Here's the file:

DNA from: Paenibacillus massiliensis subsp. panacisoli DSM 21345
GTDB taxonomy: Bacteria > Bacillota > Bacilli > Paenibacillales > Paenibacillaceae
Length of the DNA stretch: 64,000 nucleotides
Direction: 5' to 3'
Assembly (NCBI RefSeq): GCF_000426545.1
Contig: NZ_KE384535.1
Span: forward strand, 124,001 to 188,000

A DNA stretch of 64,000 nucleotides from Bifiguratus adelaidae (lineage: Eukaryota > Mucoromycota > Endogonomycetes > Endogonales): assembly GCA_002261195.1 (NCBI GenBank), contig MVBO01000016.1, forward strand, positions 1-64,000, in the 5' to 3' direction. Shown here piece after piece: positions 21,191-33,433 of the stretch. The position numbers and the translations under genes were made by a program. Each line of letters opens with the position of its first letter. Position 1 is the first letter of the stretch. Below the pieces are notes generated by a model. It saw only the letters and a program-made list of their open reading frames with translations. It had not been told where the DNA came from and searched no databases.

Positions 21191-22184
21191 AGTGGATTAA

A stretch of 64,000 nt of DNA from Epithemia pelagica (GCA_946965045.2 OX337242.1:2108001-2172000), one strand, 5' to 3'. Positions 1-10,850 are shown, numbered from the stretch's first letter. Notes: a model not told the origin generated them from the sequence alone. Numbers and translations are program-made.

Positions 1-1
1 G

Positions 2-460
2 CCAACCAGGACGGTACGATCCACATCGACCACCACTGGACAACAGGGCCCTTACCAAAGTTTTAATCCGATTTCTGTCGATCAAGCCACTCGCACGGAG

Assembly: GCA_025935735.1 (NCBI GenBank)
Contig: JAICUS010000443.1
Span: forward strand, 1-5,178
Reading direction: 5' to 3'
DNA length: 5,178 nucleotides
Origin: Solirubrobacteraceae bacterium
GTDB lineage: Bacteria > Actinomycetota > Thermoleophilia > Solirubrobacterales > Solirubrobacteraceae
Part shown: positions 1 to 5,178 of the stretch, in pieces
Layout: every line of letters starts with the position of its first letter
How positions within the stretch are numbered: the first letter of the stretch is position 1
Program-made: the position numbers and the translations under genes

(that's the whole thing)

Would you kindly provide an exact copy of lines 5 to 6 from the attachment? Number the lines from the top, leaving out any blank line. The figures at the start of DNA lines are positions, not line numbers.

Assembly (NCBI RefSeq): GCF_000426545.1
Contig: NZ_KE384535.1